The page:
I grumbled: “What are you talking about?” throwing my crap in my cube as I walked into the office with him.
“Two commercial jets crashed into the World Trade Center in New York City, and one crashed into the Pentagon. The World Trade Center towers have collapsed.”
My brain was now officially scrambled as I tried to process this. I stared at the television and watched whatever it was that he was watching. It didn’t matter because it was on every station. I stood there stupefied.
It dawned on me that I wanted to contact a couple of friends in New York City, so I walked to my desk to try and reach them.
Luckily, I was able to reach one friend who lived on the Upper East Side. He was fine. We chatted briefly before he said he had to go.
I called another friend who lived in Tribeca and worked at the Wall Street Journal at the time. He was on the digital side of WSJ, which was then located at 7 World Trade Center (the third building in that area to collapse). For whatever reason, he was running late that morning, and just as he was about to leave, the first plane hit the North Tower.
We must’ve stayed on the phone for about 15 to 20 minutes, barely speaking before saying goodbye.
Seamus emerged from the vacant office, saying: “Well, no sense in staying here. We should probably go home.”
Still operating in some kind of fog trying to process it all: “Yea, I guess so.”
We locked up the office, shook hands, and said we’d talk later.
On the train ride home, I called my friend up. He said he had closed his office for the day and was home, so he invited me over.
By the time I got home, loaded up the dog, and picked up a six-pack of beer, it was about noon. I drove over to his house listening to the radio, and by then, the country had a pretty good idea of what was happening.
My buddy’s wife was at work, and we literally just sat around watching CNN all day drinking beer and taking periodic smoke breaks outside. I don’t recall talking too much, but we both did speak openly about joining the service (neither of us did).
Even the 275 lbs of dog (two Rotties and one Chocolate Lab) around the house didn’t do too much. I suspect the dogs were picking up on the vibe in the room.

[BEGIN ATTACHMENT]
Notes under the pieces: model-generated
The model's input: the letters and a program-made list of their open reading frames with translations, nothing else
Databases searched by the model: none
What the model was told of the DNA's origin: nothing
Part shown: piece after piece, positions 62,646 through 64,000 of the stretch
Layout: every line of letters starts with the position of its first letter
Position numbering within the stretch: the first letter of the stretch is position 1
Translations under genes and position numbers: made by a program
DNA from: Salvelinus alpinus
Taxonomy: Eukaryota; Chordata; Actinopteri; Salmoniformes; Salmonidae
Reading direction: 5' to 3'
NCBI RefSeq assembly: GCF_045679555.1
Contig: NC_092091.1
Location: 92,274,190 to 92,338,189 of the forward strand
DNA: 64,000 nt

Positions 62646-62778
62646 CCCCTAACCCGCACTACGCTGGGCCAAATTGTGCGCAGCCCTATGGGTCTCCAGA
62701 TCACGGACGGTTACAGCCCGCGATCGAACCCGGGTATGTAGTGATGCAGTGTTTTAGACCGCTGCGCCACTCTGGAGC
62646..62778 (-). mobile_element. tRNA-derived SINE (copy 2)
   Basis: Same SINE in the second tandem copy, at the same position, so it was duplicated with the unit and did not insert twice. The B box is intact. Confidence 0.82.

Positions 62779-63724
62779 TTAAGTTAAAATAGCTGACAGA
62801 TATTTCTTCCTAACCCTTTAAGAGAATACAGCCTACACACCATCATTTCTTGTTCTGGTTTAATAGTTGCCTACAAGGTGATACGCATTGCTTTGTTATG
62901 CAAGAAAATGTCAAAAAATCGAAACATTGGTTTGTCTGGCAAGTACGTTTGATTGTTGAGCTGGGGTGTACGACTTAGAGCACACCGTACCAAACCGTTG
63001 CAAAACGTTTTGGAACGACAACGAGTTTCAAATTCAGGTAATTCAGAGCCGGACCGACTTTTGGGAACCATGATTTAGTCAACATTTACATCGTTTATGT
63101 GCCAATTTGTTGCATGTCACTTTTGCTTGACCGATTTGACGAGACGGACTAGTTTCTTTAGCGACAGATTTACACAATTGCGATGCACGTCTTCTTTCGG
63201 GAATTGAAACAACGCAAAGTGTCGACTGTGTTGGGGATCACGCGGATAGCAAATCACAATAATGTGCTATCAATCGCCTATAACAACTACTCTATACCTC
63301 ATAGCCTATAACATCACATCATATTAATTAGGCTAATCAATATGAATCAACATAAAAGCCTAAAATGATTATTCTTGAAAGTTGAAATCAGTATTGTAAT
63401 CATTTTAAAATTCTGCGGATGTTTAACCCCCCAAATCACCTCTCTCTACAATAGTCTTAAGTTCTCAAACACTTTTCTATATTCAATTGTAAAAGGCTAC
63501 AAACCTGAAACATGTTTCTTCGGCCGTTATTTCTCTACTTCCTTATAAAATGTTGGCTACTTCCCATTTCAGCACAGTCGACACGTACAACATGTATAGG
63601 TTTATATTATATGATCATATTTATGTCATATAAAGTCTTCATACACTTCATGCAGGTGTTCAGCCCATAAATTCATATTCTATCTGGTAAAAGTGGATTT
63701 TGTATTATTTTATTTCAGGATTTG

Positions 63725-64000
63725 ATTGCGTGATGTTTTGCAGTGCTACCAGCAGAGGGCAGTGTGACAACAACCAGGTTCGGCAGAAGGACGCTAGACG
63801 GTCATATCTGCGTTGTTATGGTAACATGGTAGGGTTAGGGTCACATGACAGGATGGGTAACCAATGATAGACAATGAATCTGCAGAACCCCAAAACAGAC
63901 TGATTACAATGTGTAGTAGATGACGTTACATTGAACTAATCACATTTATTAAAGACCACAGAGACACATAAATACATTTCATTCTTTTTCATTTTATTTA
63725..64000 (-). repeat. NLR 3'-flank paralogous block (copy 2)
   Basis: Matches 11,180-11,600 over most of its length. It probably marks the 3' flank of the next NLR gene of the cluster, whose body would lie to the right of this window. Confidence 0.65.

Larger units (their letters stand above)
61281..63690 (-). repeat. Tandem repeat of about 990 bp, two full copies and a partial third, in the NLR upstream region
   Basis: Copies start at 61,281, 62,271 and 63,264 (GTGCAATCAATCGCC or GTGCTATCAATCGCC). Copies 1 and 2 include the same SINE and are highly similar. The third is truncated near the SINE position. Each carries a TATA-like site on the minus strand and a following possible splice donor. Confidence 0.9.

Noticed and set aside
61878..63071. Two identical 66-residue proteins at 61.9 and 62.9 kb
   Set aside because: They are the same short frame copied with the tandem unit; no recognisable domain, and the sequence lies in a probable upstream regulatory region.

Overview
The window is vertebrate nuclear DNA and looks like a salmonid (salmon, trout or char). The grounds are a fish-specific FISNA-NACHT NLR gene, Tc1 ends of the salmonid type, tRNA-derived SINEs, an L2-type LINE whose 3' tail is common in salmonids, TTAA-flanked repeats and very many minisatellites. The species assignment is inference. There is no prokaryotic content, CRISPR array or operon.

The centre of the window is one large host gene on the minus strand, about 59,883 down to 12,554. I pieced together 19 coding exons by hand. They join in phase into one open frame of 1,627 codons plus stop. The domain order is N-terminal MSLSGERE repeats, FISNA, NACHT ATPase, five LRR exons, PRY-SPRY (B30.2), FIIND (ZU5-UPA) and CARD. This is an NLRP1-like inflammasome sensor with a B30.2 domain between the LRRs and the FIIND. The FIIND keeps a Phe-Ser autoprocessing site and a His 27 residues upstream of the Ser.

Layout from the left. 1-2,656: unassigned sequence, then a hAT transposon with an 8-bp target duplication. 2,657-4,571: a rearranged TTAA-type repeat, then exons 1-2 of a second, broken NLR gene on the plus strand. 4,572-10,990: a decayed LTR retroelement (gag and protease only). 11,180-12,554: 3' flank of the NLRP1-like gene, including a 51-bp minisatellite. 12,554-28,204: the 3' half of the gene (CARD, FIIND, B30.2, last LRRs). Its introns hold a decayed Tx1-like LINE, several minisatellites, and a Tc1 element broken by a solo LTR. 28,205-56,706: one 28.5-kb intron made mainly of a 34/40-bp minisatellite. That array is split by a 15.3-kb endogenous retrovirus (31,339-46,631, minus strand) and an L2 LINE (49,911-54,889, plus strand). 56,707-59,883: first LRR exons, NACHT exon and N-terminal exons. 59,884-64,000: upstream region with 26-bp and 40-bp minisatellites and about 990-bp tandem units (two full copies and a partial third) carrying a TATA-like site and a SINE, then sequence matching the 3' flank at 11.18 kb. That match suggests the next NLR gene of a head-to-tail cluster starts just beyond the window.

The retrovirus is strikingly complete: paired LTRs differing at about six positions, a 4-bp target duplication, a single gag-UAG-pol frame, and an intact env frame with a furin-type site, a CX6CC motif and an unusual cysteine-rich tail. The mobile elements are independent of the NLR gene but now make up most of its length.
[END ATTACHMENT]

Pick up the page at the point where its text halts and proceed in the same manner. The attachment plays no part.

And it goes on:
The planes crashing into the World Trade Center were constantly repeated no matter what station we turned to. It made for a depressing and strange afternoon for us, as it did for everyone in the country.
After about seven hours, I decided to go home. I loaded up the dog, and I sifted through my CDs in my Jeep Cherokee Sport and popped in Uncle Tupelo’s first album, No Depression.
The thought of listening to more news was too much, but somehow the first track, “Graveyard Shift,” was soothing.
Once home, I called Heather to check in and see how she was. She said she was fine, and we talked about our mutual friends we knew back east. It was a brief conversation. Even given the events of the day, the talk was devoid of emotion.
I don’t really recall how I ended September 11, 2001. If I watched more TV or just went to bed. I do recall feeling a void in my stomach. Does that make sense? I also felt so far from home, an almost immeasurable distance from my adopted east coast home.
As I lay awake, I knew then that I wanted to move back.
Over the next few days, we heard all the stories of close calls. My colleague had a cousin who worked on the TV show Family Guy (she was a Simpsons fan and could not understand my fascination with Family Guy) and told me the story about Seth MacFarlane.
While it would be a couple more years before I made my way back east to New York City, I did eventually make my way back home.
Despite the tragedy of September 11, 2001, and all the loss and havoc and pain it has caused over the years, it allowed me to find my way home. And the security and comfort I found again came at a tremendous cost.
I will forever be in debt.